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Monday, November 17, 2014

Can we eat Grandma? A few more words about punctuation…and a quiz!

This week I thought I’d tell you about a fabulous book I’m reading, Eats, Shoots & Leaves by Lynne Truss, throw in a few lesson on punctuation I found helpful, and maybe a quiz or two because now that we’re older, quizzes are way more fun than they used to be, right?

Anyway. I’ll start with the Preface, written by the author, which explains her obsession with proper punctuation.

“I don’t know how bad things are in America, “ she says (she's British, btw), “but in the UK I cannot emphasise it enough: standards of punctuation are abysmal.”

She goes on to give examples, among them her favorite, a roadside warning that says: CHILDREN DRIVE SLOWLY. “Evidently, this sign – inadvertently descriptive of the disappointing road speeds attainable by infants at the wheel – was eventually altered (but sadly not improved) by the addition of a comma, becoming CHILDREN, DRIVE SLOWLY – a kindly exhortation, perhaps, which might even save lives among those self-same reckless juvenile road-users; but still not quite what the writer really had in mind.”

At which point I’m snickering and in complete admiration of Truss’ wit and style, because the truth is, I can totally relate. I may not be the Princess of Punctuation but whenever I see a public display of bad grammar or punctuation, it grates on my nerves, irritates me like a pea beneath my mattresses.

If you feel the same way or want to improve your punctuation usage, I highly recommend this book.

And now for the promised quiz!

Identify the punctuation problems in the following:

1. Two weeks notice

2. Can you spare any more records.

3. Readers Outlet.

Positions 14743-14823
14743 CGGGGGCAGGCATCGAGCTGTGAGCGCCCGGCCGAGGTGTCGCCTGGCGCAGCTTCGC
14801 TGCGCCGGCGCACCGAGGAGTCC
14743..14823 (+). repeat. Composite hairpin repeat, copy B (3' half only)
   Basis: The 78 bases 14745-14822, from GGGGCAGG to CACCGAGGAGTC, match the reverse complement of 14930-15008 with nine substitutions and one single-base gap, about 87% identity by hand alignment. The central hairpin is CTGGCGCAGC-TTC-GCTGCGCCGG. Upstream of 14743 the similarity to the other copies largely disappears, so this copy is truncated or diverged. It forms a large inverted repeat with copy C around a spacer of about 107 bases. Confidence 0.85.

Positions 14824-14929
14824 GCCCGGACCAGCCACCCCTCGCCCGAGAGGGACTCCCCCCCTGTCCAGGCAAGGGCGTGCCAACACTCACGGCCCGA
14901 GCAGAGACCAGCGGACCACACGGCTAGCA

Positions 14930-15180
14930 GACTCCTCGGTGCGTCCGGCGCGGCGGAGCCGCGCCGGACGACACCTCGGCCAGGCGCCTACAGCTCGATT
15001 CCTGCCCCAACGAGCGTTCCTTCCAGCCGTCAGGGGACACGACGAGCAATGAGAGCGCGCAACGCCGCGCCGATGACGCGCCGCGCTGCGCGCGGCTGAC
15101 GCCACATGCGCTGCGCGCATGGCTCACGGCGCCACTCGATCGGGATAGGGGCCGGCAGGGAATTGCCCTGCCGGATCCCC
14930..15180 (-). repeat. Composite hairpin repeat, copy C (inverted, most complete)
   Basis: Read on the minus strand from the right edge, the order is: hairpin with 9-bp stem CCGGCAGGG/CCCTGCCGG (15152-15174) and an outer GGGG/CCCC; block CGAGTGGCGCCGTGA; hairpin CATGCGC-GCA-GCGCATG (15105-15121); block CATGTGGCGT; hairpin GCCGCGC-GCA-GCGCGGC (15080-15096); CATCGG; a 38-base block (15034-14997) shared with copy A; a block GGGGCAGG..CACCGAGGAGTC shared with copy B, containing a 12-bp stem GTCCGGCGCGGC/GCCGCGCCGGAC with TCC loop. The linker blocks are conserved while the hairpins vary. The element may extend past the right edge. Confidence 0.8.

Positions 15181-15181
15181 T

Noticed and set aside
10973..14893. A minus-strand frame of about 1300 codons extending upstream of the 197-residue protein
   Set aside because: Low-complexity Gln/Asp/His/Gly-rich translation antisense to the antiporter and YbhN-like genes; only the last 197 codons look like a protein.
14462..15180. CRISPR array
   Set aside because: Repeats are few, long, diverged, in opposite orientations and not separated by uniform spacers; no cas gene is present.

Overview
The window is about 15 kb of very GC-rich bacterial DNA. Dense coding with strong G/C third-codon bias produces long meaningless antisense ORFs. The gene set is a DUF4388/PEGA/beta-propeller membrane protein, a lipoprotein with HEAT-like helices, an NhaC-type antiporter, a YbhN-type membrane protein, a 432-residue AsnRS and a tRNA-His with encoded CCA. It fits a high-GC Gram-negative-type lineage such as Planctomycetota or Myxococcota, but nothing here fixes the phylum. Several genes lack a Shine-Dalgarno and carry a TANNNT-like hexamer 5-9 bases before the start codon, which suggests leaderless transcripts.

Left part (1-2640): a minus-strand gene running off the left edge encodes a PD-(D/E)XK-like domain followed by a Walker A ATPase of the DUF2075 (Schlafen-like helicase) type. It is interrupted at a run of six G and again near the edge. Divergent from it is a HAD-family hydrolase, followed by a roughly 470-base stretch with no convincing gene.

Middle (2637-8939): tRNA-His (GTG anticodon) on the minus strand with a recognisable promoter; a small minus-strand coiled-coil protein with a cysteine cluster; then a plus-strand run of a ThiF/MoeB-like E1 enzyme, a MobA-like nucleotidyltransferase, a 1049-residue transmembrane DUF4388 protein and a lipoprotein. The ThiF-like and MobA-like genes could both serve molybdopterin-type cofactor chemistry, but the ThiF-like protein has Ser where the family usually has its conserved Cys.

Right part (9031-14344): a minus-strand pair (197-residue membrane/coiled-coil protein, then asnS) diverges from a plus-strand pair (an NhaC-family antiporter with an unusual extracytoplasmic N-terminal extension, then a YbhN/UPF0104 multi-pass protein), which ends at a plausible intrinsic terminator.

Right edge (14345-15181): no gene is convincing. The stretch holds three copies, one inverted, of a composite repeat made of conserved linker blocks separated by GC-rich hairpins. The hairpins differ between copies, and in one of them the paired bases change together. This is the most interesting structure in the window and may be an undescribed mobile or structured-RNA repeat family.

4. The judges decision is final.

5. Childrens Home

6. One months notice

7. Please do not lock this door between the hour’s of 9am and 6:30pm.

Tomorrow I’ll be back with more thoughts on Eats, Shoots & Leaves and maybe another quiz :)


Liz A. said...

One teacher has altered a sign in his classroom to read "Slow Children Ahead". Or something like that. It gives me a chuckle every time I see it.

1. Two weeks' notice
2. Can you spare any more records?
3. Reader's Outlet.
4. The judge's decision is final.
5. Children's Home
6. One month's notice
7. Please do not lock this door between the hours of 9 AM and 6:30 PM.

dolorah said...

Grandma might be a bit gammy for me to eat now, but during the zombie apocalypse she might be tasty. I'd certainly avoid a Bob though.

Neurotic Workaholic said...

That's a funny book, and she's right about a lot of things too. It always drives me nuts when I see comma splices and spelling errors in news articles; I thought that the writers and the copy editors were supposed to check for stuff like that. It also bugs me when authors begin sentences with "which"; that happens a lot in books

Neurotic Workaholic said...

Oops! I forgot to put a period at the end of my sentence! See, I made a grammatical error too!

mshatch said...

Liz, you got an A+.

Dolorah, good point!

Neurotic, I'm afraid I'm guilty upon occasion of starting a sentence with which - but it's on purpose!

Huntress said...

I've coveted this book from afar. Always loved the title